John CalvinCalvin says, “We were both of us in a sort of stupor of astonishment; and whenever it recurs to my memory, even yet I grow bewildered. For he spoke in such a way, that it seemed to reflect some discourse by one of ourselves after long and careful meditation… Thence he proceeded to exhort us both, as well regarding the other departments of our charge as ministers, as also to constancy and firmness; and when he discoursed at some length on the future difficulties of the ministers of the Gospel, he seemed inspired with the foresight of a prophet. It was wonderful how wisely he spoke to purpose on what concerned the public weal.” The tone of Calvin’s letter shows how sincerely he took to heart this strangely insightful advice from his dying friend. The “future difficulties of the ministers of the Gospel” were to be great indeed, and Calvin no doubt pondered Porral’s words in his heart for many years after.

The second afternoon, when Idelette was able to free herself from household duties, she joined her husband at Porral’s deathbed. Porral’s specific advice for Idelette penetrated her heart as well. Porral “told her to be of good courage whatever might happen, that she ought to consider that she had not been rashly led hither, but brought by the wonderful counsel of God, that she also might serve in the Gospel.”

Idelette de bure calvinThat the dying man chose this topic to encourage Idelette is interesting, because it exposes that she may have been distressed about her move to Geneva and the role it would play in her life (or he may have thought as much, whether or not it was true). At this point, she was eight months pregnant with her third child, feeling like she might be coming down with the flu, still trying to navigate this strange and new city of Geneva, and finding the inhabitants not very welcoming to foreigners. To “be of good courage, whatever might happen,” was probably exactly what she needed to hear. Porral’s encouragement that “she also might serve in the Gospel” shows his desire for her to be a true helpmeet to Calvin, “also” serving Geneva by preaching the Gospel in her work alongside her husband.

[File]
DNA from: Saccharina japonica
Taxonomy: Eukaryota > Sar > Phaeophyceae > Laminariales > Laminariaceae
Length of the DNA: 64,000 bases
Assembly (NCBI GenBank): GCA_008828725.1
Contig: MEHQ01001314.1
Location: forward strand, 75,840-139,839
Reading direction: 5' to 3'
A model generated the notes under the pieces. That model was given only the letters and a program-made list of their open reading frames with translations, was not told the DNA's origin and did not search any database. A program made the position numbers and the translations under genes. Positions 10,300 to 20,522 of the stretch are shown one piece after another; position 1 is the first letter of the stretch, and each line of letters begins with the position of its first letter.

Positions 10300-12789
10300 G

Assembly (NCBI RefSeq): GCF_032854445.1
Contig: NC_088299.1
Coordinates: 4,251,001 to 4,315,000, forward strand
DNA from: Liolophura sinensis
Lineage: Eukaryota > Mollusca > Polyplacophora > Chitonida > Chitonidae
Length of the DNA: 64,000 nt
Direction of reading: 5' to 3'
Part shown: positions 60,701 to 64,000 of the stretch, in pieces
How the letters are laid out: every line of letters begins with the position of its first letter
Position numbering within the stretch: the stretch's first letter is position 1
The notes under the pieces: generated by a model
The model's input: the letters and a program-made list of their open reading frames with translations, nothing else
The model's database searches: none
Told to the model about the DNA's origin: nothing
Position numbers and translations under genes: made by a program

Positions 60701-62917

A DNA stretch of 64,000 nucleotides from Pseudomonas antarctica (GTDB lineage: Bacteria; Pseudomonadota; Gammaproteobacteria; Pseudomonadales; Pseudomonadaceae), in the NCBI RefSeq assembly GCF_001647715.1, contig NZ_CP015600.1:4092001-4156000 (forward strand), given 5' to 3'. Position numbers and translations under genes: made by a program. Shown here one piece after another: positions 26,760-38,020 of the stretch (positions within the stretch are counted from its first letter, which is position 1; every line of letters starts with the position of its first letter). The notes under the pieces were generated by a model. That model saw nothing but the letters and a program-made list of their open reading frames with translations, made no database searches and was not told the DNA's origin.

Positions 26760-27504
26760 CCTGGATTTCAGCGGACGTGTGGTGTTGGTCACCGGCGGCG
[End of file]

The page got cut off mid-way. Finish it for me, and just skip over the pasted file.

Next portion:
Reading over this detailed account in Calvin’s letter, I am struck by how fully the Lord used this man’s dying words to prophetically address specific fears and weaknesses in both John and Idelette Calvin’s lives. John Calvin was young and timid, by his own admission, and shied away from public spectacle whenever he could. Yet here he was exhorted to “constancy and firmness” in every future difficulty that he must take on. Idelette was far away from the home, and family, and religion of her youth, and may well have felt “rashly led” to Geneva. But Porral’s exhortation was to consider that it was by the Lord’s providential counsel that she had been brought here, and that she should courageously serve in the Gospel.